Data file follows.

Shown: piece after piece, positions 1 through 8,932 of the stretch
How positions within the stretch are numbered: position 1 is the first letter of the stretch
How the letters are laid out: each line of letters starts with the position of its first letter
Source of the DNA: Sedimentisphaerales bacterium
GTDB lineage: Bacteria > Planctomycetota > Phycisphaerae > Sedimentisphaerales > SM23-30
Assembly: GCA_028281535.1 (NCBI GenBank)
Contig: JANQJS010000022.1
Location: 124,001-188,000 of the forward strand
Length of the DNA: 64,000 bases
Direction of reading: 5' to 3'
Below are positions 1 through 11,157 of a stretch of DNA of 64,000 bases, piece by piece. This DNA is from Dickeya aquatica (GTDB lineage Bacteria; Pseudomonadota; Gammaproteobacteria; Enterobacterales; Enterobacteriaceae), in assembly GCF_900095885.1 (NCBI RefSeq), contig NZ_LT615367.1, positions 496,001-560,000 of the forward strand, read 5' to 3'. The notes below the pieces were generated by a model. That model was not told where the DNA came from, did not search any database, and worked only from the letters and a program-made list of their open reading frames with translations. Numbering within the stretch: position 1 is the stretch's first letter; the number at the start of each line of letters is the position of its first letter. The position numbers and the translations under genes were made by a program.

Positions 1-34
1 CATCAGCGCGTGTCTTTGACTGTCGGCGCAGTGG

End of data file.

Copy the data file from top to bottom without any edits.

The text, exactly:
Shown: piece after piece, positions 1 through 8,932 of the stretch
How positions within the stretch are numbered: position 1 is the first letter of the stretch
How the letters are laid out: each line of letters starts with the position of its first letter
Source of the DNA: Sedimentisphaerales bacterium
GTDB lineage: Bacteria > Planctomycetota > Phycisphaerae > Sedimentisphaerales > SM23-30
Assembly: GCA_028281535.1 (NCBI GenBank)
Contig: JANQJS010000022.1
Location: 124,001-188,000 of the forward strand
Length of the DNA: 64,000 bases
Direction of reading: 5' to 3'
Below are positions 1 through 11,157 of a stretch of DNA of 64,000 bases, piece by piece. This DNA is from Dickeya aquatica (GTDB lineage Bacteria; Pseudomonadota; Gammaproteobacteria; Enterobacterales; Enterobacteriaceae), in assembly GCF_900095885.1 (NCBI RefSeq), contig NZ_LT615367.1, positions 496,001-560,000 of the forward strand, read 5' to 3'. The notes below the pieces were generated by a model. That model was not told where the DNA came from, did not search any database, and worked only from the letters and a program-made list of their open reading frames with translations. Numbering within the stretch: position 1 is the stretch's first letter; the number at the start of each line of letters is the position of its first letter. The position numbers and the translations under genes were made by a program.

Positions 1-34
1 CATCAGCGCGTGTCTTTGACTGTCGGCGCAGTGG